AMERICAN SAMOA HEADLINE NEWS

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Friday, June 18, 1999 The Samoa News

PARENTS QUESTION SPENDING FOR SPECIAL OLYMPICS

PAGO PAGO--Two parents are raising serious concerns over the spending by the Special Olympic officials of public donations from a golf tournament and telethon plus the spending of a $21,000 from the Department of Education (DOE).

According to the parents, the Special Olympic Telethon held last year brought in about $39,000, while the golf tournament netted $10,000, but they claim that information has not been fully disclosed.

The parents also allege that there has been no clarification of how the money was to be spent, including the $50,000 donation from the Director of the Department of Education.

LAWMAKER TO BE FLOWN TO HAWAII IN MEDICAL EMERGENCY

PAGO PAGO--A lawmaker is in serious condition at the LBJ Medical Center and is expected to be taken to Honolulu later today on a specially equipped aircraft.

"There is a dire need to medivac my colleague to a better equipped hospital in Honolulu that handles these type of cases," said Rep. Muavaefaatasi Ae Ae, Jr., regarding Rep. Malualii Liusa A. Young, reportedly in serious condition at the LBJ's ICU.

Rep. Young was flown to Tutuila this week from Ta'u and was taken directly by ambulance to LBJ, said Muavaefaatasi last night after he returned from the hospital.

House Speaker Aina Saoluaga T. Nua also confirmed that Rep. Malualii is in the hospital.

He and Rep. Muavaefaatasi said last night in two separate telephone interviews that the lawmaker will be flown to Honolulu later today.

UNLICENSED POKER MACHINES HAVE UNTIL JULY 1ST TO SHUT DOWN

PAGO PAGO--A newly created "working group" was given the task yesterday to verify, cross check and confirm all licensed poker machines in American Samoa from three separate lists now in the hands of the government.

The "work group," made up of personnel from the Department of Commerce (DOC), Attorney General's Office (AG) and the Department of Public Safety was formed yesterday afternoon following a meeting of leaders from the three departments.

The three cabinet members were instructed by Governor Tauese Sunia recently to enforce poker machine laws in accordance with the 1989 mandate and the enforcement is to be in place by July 1st, according to a government source.

POLYNESIAN AIR REFUNDS $3,000 TO JUBILEE FOR AIRFARES

PAGO PAGO--"Good customer services and compassion for the traveling public" was the reason behind Polynesian Airlines' decision to refund to the Fono more than $3,000 it received from the Jubilee Committee.

"There was no pressure in our decision to refund some of the money to the Fono," said Vaitoa Hans Langkilde, local manager for Polynesian Airlines.

Instead, Vaitoa told Samoa News yesterday that the decision was based on "our customer service and compassion for the traveling public in fulfilling our commitment to the people of American Samoa to provide adequate air-service between the two countries under the umbrella theme: the Airline of both Samoas."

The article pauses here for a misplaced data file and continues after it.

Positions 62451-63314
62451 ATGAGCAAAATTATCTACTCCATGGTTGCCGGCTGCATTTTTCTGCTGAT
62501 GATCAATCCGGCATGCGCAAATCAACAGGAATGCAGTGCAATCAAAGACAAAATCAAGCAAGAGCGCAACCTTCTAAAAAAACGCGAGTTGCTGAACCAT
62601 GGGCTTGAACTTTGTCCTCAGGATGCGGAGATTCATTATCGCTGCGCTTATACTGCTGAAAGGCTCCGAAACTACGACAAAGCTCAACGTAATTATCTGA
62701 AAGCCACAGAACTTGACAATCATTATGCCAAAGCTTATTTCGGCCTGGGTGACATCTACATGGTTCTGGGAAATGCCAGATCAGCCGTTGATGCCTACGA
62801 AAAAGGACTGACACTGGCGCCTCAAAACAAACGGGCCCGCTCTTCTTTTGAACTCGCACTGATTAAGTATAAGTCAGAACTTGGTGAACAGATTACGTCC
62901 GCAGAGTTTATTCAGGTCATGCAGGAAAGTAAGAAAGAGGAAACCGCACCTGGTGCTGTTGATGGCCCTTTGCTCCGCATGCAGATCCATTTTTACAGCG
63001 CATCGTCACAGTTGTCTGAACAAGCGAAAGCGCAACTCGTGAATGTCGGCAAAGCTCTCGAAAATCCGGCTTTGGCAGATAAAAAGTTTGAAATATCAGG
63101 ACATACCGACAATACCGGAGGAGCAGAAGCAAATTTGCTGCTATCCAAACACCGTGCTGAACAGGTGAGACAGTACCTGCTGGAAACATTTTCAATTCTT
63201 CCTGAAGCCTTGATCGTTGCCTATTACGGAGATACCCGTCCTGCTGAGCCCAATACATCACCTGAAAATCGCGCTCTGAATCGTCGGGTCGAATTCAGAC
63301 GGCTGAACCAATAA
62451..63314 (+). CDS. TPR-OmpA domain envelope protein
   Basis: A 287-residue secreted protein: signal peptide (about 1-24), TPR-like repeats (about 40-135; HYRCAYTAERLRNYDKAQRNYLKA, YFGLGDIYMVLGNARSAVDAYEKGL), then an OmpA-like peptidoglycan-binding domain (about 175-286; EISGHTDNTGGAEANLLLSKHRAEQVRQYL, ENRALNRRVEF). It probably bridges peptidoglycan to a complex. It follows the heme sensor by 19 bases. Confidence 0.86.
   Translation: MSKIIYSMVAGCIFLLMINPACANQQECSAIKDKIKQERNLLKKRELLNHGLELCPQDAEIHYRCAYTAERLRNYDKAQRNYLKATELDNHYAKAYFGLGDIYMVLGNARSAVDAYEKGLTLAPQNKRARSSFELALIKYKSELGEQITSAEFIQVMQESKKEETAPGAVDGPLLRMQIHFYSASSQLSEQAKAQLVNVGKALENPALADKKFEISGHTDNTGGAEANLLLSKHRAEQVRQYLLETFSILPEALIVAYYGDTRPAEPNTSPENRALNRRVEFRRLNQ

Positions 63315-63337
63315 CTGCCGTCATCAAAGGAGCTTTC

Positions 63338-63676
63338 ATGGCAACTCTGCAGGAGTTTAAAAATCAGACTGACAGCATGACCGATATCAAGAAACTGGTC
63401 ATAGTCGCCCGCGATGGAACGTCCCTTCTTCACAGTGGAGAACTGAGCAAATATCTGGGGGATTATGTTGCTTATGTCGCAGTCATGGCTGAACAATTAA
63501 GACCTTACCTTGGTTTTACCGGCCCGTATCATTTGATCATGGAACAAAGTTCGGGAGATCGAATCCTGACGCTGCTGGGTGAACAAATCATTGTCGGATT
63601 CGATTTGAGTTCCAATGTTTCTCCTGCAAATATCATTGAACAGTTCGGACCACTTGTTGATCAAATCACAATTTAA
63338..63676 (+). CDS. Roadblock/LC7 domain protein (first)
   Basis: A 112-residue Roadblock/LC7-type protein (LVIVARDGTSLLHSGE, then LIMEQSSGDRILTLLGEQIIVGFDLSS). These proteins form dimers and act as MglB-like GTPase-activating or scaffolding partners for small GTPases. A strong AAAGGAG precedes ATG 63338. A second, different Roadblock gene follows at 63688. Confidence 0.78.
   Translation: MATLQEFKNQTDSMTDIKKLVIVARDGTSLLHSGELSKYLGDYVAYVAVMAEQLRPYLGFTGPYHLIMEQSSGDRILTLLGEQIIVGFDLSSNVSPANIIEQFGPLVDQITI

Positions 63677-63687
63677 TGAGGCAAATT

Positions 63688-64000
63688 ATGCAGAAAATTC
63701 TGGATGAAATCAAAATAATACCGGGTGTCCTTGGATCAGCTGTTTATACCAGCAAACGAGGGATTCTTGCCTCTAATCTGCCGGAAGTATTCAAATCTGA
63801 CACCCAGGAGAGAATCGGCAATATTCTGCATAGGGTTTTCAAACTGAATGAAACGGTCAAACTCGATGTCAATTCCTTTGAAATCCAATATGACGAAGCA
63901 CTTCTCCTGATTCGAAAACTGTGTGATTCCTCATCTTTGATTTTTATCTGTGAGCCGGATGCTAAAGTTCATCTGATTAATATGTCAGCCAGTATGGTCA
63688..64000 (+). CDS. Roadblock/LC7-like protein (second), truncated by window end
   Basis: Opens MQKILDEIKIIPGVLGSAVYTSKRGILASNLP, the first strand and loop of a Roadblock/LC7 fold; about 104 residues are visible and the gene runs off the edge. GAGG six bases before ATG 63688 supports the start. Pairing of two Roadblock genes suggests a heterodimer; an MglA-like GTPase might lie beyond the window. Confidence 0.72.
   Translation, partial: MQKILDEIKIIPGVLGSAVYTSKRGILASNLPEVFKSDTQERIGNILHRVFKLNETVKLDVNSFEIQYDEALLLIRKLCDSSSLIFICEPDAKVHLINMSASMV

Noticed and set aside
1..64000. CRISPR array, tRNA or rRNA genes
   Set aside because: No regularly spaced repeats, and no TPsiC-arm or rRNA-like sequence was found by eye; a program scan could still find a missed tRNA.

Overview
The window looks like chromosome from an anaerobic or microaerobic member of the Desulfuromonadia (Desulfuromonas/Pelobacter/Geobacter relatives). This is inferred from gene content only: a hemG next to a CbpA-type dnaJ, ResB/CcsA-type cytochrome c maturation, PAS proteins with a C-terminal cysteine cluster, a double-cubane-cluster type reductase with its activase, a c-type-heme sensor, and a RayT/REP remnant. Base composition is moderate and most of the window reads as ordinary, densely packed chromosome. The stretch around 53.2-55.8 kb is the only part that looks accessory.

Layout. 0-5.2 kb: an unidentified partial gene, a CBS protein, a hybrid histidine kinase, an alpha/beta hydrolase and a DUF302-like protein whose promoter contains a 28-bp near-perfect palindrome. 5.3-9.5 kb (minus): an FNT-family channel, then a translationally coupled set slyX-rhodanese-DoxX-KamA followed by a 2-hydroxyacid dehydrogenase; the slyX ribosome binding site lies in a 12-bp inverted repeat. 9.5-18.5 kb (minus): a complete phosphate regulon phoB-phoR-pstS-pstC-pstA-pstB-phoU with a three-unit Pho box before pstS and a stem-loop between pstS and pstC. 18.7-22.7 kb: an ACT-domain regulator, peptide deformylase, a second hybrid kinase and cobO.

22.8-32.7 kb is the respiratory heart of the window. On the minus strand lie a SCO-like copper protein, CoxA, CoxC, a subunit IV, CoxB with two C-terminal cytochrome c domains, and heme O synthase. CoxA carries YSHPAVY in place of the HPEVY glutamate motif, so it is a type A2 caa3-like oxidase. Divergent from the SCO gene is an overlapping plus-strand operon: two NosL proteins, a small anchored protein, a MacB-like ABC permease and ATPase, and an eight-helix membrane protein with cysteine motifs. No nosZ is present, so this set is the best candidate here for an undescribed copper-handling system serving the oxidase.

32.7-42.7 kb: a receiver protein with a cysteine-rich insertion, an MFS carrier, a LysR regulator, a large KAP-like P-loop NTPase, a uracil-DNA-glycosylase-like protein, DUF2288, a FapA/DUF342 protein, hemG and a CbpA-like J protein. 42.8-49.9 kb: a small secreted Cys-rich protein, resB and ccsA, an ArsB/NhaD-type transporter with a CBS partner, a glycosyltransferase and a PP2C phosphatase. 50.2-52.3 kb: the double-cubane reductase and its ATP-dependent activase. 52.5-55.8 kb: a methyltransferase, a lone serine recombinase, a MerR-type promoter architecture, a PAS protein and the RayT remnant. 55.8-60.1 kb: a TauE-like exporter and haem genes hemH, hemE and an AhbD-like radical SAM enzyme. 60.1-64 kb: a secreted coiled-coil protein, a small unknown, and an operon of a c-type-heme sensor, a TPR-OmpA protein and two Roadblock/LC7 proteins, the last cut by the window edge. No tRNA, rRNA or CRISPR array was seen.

The refund follows two House Investigative Committee hearings on Polynesian Airlines' role during the Jubilee Celebration last year. The Jubilee Committee paid the airline $6,000 for 30-members of the Tonga Rugby team to participate in a rugby match, but the group canceled at the last minute last year.

DOE DECIDES TO ADVERTISE EARLY FOR TEACHING POSITIONS

PAGO PAGO--As part of its reform program and to improve American Samoa's public educational system to try to meet the challenges of the new millennium, the Department of Education (DOE) has moved to fulfill a gap that has long been ignored and has prompted numerous complaints in the Fono by lawmakers from the Manu'a Islands.

That gap in public education is the need to staff schools in Manu'a, especially Manu'a High School, with qualified teachers at the beginning of the school year, instead of filling the empty posts in the middle of the term.

Lawmakers from Manu'a in the Senate and the House, especially in the House, have voiced their displeasure with DOE over the last two years for not keeping its promises to the lawmakers and students in Manu'a to staff teaching positions for the most important subjects, such as science, math and English.

During the 1998-99 school year, House Speaker Aina Saoluaga T. Nua and Rep. Puaopea Paopao have continuously voiced their frustrations with DOE officials concerning schools in Manu'a because teaching positions were not filled. Even near the end of this past school year, the Speaker claims that DOE had yet to hire a math teacher.

Stories from the SAMOA NEWS, American Samoa's daily newspaper, may not be republished without permission. To contact the publisher, send e-mail to

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